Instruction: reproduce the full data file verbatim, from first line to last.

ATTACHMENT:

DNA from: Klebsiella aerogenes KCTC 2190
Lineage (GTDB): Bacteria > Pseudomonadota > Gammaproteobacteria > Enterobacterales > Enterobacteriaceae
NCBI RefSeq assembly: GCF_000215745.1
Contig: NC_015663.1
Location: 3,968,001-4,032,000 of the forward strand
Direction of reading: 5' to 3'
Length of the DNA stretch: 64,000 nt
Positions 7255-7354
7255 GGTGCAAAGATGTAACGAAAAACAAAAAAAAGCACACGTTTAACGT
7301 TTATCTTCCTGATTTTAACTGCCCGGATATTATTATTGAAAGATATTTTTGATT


DNA from: Klebsiella aerogenes KCTC 2190
Lineage (GTDB): Bacteria > Pseudomonadota > Gammaproteobacteria > Enterobacterales > Enterobacteriaceae
NCBI RefSeq assembly: GCF_000215745.1
Contig: NC_015663.1
Location: 3,968,001-4,032,000 of the forward strand
Direction of reading: 5' to 3'
Length of the DNA stretch: 64,000 nt
Positions 7255-7354
7255 GGTGCAAAGATGTAACGAAAAACAAAAAAAAGCACACGTTTAACGT
7301 TTATCTTCCTGATTTTAACTGCCCGGATATTATTATTGAAAGATATTTTTGATT